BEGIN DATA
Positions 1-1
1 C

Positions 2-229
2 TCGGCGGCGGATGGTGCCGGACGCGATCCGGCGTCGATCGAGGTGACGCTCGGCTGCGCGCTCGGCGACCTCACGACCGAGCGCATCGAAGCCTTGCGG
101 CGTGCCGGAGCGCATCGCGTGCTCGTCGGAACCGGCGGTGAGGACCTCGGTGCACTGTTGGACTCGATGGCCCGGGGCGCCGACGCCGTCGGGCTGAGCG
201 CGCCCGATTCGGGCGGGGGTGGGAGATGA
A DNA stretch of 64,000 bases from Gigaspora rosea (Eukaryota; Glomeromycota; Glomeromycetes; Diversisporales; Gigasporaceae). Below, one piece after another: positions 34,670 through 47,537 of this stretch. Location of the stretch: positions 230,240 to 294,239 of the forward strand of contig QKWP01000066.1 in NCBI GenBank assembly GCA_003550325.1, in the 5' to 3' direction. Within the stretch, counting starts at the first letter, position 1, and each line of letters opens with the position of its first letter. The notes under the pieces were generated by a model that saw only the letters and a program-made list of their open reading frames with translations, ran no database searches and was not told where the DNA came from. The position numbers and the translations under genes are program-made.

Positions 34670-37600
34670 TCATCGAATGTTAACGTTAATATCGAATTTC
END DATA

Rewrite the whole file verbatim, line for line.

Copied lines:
Positions 1-1
1 C

Positions 2-229
2 TCGGCGGCGGATGGTGCCGGACGCGATCCGGCGTCGATCGAGGTGACGCTCGGCTGCGCGCTCGGCGACCTCACGACCGAGCGCATCGAAGCCTTGCGG
101 CGTGCCGGAGCGCATCGCGTGCTCGTCGGAACCGGCGGTGAGGACCTCGGTGCACTGTTGGACTCGATGGCCCGGGGCGCCGACGCCGTCGGGCTGAGCG
201 CGCCCGATTCGGGCGGGGGTGGGAGATGA
A DNA stretch of 64,000 bases from Gigaspora rosea (Eukaryota; Glomeromycota; Glomeromycetes; Diversisporales; Gigasporaceae). Below, one piece after another: positions 34,670 through 47,537 of this stretch. Location of the stretch: positions 230,240 to 294,239 of the forward strand of contig QKWP01000066.1 in NCBI GenBank assembly GCA_003550325.1, in the 5' to 3' direction. Within the stretch, counting starts at the first letter, position 1, and each line of letters opens with the position of its first letter. The notes under the pieces were generated by a model that saw only the letters and a program-made list of their open reading frames with translations, ran no database searches and was not told where the DNA came from. The position numbers and the translations under genes are program-made.

Positions 34670-37600
34670 TCATCGAATGTTAACGTTAATATCGAATTTC